UJ panel discusses psychopaths in the workplace

Date: Feb 12, 2015 | News


​Did you know that you could be working with or for a psychopath? While unfortunate psychopaths end up in prisons or hospitals, the successful ones end up occupying a boss’ corner office.
These were the views of researcher and attorney, Mr Albert Marais, at the University of Johannesburg’s (UJ) Library discussions on his latest book: “He is Perfect; Don’t Hire Him”.
According to Marais, a psychopath knows between right and wrong. He says that psychopaths are emotional like everyone else; but they throw tantrums and like disrupting meetings to waste people’s time. This is, opposed to the myth that psychopaths are ruthless and disloyal.
Shockingly, psychopaths successfully enter the corporate world and cannot be detected because they are hired through recruitment agencies. Marais said that recruitment agencies should be blamed for the way they recruit employees for corporate companies. “The recruitment agency environment is good for psychopaths because they fake their CVs by exaggerating and lying during interviews. They know how to manipulate the system,” he said.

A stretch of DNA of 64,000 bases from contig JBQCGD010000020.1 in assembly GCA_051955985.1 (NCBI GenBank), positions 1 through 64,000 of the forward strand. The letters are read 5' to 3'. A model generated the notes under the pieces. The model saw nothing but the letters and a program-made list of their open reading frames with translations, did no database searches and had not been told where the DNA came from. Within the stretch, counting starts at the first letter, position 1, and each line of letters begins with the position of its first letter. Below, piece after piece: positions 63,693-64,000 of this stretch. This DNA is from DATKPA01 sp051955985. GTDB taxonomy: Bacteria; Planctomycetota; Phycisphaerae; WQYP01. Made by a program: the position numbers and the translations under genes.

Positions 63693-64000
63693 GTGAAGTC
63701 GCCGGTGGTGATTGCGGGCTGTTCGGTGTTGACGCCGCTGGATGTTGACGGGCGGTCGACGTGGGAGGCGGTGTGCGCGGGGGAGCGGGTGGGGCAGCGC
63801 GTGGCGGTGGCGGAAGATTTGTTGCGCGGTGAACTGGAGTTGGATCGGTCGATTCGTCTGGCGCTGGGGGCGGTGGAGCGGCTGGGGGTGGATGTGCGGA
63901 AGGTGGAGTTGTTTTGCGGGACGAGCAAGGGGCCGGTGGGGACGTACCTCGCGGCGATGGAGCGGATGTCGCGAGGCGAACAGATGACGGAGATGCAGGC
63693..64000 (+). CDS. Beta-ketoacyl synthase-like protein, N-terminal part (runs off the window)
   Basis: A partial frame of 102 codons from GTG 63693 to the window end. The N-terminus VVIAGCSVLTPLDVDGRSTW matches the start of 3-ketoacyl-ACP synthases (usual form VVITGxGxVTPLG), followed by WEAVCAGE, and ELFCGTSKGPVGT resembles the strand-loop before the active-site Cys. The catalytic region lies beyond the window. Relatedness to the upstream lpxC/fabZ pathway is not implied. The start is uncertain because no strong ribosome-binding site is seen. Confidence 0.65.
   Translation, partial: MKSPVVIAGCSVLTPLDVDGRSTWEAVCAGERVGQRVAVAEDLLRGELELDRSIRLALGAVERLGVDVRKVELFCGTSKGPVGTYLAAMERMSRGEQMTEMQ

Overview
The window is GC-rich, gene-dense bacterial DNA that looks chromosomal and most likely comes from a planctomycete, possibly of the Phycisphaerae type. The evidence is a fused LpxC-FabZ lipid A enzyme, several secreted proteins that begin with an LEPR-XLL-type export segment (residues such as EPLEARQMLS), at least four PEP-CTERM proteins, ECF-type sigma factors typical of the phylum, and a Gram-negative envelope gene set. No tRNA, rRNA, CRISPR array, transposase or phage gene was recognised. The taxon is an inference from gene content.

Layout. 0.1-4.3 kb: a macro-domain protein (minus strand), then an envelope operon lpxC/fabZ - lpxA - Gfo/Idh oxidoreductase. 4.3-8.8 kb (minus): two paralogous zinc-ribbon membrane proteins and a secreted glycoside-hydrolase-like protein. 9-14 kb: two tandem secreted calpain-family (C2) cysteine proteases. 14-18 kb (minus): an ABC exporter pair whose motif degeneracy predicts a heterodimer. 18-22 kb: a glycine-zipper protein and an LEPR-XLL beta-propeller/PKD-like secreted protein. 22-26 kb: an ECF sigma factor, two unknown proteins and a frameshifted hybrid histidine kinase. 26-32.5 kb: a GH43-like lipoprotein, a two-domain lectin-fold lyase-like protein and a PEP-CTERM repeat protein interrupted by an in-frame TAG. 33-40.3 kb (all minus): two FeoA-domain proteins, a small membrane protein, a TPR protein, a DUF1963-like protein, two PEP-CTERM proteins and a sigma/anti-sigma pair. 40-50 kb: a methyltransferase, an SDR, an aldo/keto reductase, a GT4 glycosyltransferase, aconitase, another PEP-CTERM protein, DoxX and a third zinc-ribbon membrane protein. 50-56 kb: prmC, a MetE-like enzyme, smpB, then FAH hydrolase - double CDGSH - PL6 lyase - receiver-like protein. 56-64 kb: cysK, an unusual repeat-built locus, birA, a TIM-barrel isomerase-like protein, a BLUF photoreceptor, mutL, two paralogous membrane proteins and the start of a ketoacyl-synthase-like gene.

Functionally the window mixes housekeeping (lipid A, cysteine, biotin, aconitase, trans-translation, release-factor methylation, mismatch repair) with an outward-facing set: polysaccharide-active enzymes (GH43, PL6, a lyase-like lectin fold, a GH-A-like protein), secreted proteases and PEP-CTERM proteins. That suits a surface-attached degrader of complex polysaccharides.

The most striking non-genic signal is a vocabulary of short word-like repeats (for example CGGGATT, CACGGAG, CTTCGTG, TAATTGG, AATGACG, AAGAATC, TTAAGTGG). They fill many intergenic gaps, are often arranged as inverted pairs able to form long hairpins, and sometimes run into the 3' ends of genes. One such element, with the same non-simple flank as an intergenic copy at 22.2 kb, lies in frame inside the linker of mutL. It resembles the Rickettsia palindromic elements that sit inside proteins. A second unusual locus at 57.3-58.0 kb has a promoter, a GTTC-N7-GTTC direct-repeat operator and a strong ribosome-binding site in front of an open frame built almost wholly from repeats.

However, Marais had solutions for the wrongful, unintentional hiring of workplace psychopaths. He said that agencies could mitigate the risk of recruiting psychopaths by doing ‘peer reviews’, investigating the candidate’s resume, checking for a criminal record, and testing the candidate.
​​​
While Dr Casper van Zyl, a Lecturer at UJ and one of the panelists of the discussion, said that psychopaths are often placed in prisons or hospitalised, Marais highlighted that psychopaths can’t be rehabilitated.
“Psychopathy does not really reflect a person with a medical disorder. Also, psychopathy is not the only distraction in corporate companies, there are other issues that add to people’s characters and frustrations,” said van Zyl. Marais also said that it is possible that almost all people have psychopathic tendencies, but that it becomes wrong and unacceptable when the behavior is constant and extreme.
Mr Marius van Staden, UJ Lecturer: Public Law, another panel expert had a different view on psychopaths. Van Staden said that careful consideration must be taken when organisations deal with someone who has a medical condition related to psychopathy. He shared the view that a person might have certain psychotic traits, but that might not really mean the person is a bad person.

 

Mr Albert Marais

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